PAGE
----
Apps like Asana and Trello are used by successful companies to manage their work in a streamlined manner. Each employee can put down their tasks in a private list or kanban board, or you can create groups or boards based on the department or project. All tasks related to that department can be collated there.
6. Improve team communication
You’ll be surprised how much good communication can help your team to work smartly. Set up a transparent communication system where employees can feel free to talk to you honestly. Have an open-door policy where employees come to you with any problems they have. This way, you not only improve team morale but can also know when overtime is becoming an issue.
Inculcate open communication everywhere. During team meetings, take 15 minutes at the end of the session to ask employees whether they are having any troubles with their workload.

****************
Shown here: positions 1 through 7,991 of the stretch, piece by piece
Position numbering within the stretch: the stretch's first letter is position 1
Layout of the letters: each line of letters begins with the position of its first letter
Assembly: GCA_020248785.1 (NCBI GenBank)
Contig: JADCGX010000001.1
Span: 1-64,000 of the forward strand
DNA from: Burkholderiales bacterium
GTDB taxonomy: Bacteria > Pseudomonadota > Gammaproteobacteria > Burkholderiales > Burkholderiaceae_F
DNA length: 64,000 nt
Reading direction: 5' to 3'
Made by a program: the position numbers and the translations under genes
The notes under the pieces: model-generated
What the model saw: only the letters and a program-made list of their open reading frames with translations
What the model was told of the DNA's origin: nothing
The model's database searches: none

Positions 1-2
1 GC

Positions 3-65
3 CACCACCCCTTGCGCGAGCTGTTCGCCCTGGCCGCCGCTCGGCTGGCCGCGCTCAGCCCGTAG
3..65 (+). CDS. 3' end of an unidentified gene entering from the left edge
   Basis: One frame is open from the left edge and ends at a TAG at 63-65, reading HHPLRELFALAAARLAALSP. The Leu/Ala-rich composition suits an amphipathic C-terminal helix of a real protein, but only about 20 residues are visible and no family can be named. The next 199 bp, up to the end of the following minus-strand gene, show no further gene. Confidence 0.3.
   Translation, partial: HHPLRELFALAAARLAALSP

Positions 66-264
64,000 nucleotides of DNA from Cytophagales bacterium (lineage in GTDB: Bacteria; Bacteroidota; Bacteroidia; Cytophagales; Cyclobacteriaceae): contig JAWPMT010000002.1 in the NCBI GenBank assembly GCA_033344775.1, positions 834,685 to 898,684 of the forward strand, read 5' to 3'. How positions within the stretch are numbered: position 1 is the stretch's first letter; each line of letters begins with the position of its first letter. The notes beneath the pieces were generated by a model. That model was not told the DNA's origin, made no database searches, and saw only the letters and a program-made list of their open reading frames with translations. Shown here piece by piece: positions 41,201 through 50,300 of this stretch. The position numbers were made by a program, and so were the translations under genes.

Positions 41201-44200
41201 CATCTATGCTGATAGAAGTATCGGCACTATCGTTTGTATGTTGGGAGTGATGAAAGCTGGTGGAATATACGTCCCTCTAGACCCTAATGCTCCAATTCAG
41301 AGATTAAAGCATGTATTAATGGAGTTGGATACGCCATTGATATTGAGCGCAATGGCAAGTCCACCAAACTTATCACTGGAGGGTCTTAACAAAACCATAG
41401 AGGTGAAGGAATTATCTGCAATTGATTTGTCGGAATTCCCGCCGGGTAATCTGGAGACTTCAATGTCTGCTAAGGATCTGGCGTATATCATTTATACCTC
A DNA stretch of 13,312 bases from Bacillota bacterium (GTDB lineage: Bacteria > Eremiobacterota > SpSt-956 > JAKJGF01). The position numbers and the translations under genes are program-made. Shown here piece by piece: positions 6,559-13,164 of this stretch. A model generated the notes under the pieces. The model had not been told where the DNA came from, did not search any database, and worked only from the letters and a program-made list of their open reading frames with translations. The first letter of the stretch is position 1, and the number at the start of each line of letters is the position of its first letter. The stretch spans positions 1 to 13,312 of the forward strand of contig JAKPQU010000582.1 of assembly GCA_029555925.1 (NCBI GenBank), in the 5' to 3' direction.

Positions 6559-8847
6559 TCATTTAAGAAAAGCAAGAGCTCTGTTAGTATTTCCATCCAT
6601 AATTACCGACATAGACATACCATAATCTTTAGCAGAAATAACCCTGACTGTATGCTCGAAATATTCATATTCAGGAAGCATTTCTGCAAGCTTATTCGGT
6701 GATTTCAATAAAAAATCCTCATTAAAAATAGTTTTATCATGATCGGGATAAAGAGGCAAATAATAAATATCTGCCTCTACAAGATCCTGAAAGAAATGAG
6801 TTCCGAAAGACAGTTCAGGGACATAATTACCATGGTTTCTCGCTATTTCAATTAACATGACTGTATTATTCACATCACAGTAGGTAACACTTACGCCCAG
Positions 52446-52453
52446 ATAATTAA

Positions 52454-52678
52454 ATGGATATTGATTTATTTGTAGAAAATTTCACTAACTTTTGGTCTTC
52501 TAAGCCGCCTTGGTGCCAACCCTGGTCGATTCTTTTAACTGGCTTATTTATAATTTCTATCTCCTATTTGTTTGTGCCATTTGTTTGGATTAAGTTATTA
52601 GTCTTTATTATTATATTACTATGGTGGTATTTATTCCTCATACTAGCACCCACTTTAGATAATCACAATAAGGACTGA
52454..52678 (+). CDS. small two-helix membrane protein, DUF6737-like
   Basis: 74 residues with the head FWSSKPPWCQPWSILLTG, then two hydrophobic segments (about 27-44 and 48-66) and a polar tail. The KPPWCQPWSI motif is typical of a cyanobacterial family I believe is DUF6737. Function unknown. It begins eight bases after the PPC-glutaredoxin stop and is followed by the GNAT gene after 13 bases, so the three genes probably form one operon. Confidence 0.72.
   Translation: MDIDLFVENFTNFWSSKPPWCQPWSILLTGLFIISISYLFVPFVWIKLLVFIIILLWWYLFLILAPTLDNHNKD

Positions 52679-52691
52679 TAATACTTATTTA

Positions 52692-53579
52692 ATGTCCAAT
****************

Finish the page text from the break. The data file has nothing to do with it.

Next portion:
Do one-on-one meetings on a monthly basis. Talk to your employees to gauge their workload. Understand what tasks are on their plate or any blocks they have which is causing overtime. With this information, you can help them plan work better and reduce the additional hours they are forced to put in at work.
7. Identify patterns for overtime to optimize work planning
With tools for time tracking and project management, and by communicating with your team regularly, you can understand the reasons behind overtime. With this, you can set up rules and change how your team works to optimize work planning and reduce overtime hours.
Here’s an example of how you can put your multiple systems to use. By analyzing your time tracking app, you might learn that employees have overtime only on Thursdays. Looking into the project management tool, you find out that managers add a weekly report task every Wednesday evening. This task needs to be created and sent by Friday morning.